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This post is the twelfth in our series of local recovery stories. If you’d like to submit your recovery story for publishing please email


Beating the Denial

My first memory is being in the garden of my childhood home. Huge flowers are around me, dad is holding my hand and I am happy.

But as I grew up, that contentment seemed to slip away, and in its place came an abiding feeling of being different, other than. I put it down to the fact I was adopted.

I’d always known I was adopted and my parents made sure I was made to feel special – they had chosen me. I felt proud to be different.

With professional parents, my home life was privileged, private schools and suchlike. But I wasn’t, and couldn’t be, one of the ‘in crowd’. However, during my school years it didn’t seem to affect me that much, the feeling of other than seemed to develop slowly through my adolescence and early adulthood. With it came increasing levels of anxiety, and fear.

The one shadow in this otherwise happy life was dad’s drinking. He would shout, mutter, put the world to rights. I felt responsible for his behaviour, it was my fault he was like this and so the fear began to creep in. My friends found drunk dad quite entertaining – but he’d be fun up to point then snap, change completely and that’s when he was in blackout.

I felt I couldn’t do anything right, despite my parents’ assurances. I believed I wasn’t as bright as I, and others, thought. My head told me I was crap while my parents were telling me I was wonderful. I believed my head.

I adored my father and would do anything for his approval. At seventeen I was leaving AA leaflets around the house – I have no idea where I got them from!

So, school was not a problem, uni was a breeze. I had my first drink at fifteen or sixteen – a Martini. There was no desire for more. Seeing how alcohol affected my father had given me a fear of drink. My uni friends thought me rather boring as I studiously attended lectures and kept my social life under control.

But when I left the safety and structure of study, the fear of getting a job and all it entailed hit me. I stayed in the north, close to family, but was eventually persuaded to head to the bright lights of London, to where all my friends had been drawn.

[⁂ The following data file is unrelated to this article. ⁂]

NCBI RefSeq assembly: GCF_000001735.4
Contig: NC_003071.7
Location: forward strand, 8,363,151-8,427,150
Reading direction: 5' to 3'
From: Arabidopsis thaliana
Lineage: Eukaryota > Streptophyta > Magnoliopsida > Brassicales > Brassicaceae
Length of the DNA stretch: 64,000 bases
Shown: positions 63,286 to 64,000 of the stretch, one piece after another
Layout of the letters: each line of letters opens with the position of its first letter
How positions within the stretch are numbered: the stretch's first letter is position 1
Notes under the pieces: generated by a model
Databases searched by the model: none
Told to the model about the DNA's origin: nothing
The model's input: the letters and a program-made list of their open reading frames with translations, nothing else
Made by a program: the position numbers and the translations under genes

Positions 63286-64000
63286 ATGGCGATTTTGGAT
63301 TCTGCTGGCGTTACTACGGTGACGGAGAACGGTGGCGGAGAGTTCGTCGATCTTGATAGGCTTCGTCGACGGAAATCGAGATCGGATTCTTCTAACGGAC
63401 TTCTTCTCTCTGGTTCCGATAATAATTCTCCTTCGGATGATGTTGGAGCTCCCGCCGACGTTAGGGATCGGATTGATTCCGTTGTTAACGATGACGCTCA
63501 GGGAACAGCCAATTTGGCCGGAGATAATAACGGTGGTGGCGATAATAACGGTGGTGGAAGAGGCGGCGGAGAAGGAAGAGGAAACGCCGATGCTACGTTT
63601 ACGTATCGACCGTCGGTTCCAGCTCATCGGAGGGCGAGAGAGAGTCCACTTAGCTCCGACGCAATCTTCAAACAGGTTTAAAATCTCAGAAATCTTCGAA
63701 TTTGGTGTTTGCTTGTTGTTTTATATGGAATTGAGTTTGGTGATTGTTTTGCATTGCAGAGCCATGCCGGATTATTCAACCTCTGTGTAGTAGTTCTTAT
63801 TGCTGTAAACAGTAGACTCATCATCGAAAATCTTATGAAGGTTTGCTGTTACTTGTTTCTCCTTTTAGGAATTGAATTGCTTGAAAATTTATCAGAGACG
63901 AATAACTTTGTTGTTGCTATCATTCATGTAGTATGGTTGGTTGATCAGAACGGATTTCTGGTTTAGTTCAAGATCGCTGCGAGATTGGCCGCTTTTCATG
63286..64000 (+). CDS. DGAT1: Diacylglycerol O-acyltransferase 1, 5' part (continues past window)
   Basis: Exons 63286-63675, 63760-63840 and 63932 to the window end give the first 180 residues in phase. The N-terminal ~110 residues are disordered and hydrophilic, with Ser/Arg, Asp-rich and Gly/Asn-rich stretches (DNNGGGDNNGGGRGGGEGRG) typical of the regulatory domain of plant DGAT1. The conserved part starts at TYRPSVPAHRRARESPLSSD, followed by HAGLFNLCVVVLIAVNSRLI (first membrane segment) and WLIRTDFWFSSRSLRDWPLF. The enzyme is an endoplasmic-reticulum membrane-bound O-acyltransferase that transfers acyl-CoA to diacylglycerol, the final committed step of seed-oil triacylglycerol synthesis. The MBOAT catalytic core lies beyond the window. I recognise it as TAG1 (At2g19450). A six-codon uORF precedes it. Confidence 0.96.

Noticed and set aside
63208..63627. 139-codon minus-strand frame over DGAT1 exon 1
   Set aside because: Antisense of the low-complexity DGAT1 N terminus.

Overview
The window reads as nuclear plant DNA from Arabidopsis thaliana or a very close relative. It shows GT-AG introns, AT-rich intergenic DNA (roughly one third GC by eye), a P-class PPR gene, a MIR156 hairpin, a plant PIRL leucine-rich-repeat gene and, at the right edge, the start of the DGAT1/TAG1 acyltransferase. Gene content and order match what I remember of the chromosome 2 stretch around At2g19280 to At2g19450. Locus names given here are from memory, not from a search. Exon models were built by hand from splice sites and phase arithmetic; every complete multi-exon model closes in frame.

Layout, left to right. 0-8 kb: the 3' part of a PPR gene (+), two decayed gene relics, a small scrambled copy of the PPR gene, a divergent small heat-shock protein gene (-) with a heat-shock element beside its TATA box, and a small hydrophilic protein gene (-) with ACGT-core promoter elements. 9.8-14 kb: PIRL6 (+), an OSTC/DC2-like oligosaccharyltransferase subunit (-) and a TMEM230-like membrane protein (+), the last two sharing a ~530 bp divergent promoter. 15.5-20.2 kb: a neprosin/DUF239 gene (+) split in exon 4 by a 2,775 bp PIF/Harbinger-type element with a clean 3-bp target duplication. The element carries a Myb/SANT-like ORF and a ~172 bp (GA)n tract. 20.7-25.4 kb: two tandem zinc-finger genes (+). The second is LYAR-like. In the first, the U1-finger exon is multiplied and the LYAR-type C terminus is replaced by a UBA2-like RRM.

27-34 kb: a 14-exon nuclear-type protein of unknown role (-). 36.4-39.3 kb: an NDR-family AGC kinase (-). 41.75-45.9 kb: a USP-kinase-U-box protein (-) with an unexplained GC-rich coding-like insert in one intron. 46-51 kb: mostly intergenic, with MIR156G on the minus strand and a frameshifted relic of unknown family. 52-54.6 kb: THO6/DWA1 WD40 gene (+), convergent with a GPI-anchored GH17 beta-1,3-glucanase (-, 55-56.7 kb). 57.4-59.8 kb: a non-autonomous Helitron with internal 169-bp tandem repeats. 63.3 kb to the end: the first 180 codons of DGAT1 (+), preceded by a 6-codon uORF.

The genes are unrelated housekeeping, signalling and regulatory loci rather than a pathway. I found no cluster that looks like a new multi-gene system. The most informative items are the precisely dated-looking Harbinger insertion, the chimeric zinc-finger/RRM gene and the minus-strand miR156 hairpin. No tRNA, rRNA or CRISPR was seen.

Once in the city, I found a good job which I enjoyed. I was in my twenties, working hard, playing hard – and drinking. I had arrived!

In my late twenties the crushing hangovers kicked in. I didn’t get blackouts, just utterly debilitating hangovers.

Despite a busy life, I was distinctly uncomfortable being on my own. I always wanted a boyfriend. After a couple of years in my twenties on my own I felt something was seriously missing in my life – I needed a man.

Happily, one just happened along and off we went to Australia for a couple of years. Having had bouts of anxiety which was put down to stress, pressure of work, not feeling comfortable in my own skin, I suffered my first experience of depression whilst in Australia. I put this down to all sorts of reasons – but not alcohol. I didn’t feel my drinking was a problem.  Yes,I’d occasionally get drunk, be stupid, but there were no blackouts, no real consequences.

Returning from down-under, I married. And on our honeymoon I had the thought:  ‘I’ve made a mistake’.

In that first year of marriage, my drinking changed. I’d work late, stumble home drunk. Blackouts started, the lost days began, but I still managed to function and hold down a job.

After a year, the marriage, unsurprisingly, ended.

Work remained the constant in my increasingly haphazard life, but about the age of thirty, my current husband came in to my life. He pursued me, and I felt I’d met my soulmate. I put him on pedestal, but when I started to meet his family and friends, all I could think was ‘I’m not good enough for him’.

We both enjoyed a drink, but for me it escalated and took on a different meaning. I wasn’t drinking socially at all. I couldn’t cope with his friends and I thought a few drinks made me prettier, funnier and more clever. The dependency had started, although I was oblivious to it.

I was now at the stage of life where I wanted a family and being adopted somehow strengthened that feeling. The next five years were pretty much spent being pregnant. I had a  miscarriage after which I drank heavily, but during my pregnancies, I didn’t drink and I didn’t miss it. In fact, the only time I felt in tune with my body was when I was pregnant.

When my first child was born, I became stressed. I wanted everything to be right, and suffered post-natal depression for a time.